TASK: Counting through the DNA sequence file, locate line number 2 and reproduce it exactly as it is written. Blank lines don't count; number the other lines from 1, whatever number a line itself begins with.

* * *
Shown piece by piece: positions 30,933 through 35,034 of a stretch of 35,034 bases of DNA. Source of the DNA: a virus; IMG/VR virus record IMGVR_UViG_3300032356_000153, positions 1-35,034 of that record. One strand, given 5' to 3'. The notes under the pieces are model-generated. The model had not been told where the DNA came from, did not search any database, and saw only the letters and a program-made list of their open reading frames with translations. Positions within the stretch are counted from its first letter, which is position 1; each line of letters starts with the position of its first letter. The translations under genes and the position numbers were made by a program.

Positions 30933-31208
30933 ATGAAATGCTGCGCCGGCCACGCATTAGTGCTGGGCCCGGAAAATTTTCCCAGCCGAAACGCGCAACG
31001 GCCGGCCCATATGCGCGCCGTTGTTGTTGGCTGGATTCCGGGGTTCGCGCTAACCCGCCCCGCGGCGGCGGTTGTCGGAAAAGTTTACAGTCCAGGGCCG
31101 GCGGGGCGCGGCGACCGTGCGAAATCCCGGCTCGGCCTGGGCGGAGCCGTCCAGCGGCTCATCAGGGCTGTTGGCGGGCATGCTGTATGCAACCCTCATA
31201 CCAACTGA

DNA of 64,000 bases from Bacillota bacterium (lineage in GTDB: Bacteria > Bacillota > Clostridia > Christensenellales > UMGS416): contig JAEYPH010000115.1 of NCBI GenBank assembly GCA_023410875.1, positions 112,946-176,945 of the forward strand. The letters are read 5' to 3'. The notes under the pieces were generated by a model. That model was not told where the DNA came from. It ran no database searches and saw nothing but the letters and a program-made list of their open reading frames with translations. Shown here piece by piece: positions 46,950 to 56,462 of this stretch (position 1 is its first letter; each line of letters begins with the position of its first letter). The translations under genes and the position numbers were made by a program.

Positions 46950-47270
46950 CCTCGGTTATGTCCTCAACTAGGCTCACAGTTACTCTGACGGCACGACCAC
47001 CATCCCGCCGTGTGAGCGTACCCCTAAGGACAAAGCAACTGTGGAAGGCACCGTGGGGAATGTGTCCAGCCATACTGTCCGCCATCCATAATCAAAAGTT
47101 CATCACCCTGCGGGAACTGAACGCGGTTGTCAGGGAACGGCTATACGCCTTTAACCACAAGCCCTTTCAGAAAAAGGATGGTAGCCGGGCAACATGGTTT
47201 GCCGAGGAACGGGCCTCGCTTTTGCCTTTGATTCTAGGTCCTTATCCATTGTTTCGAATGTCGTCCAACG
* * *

Positions 30933-31208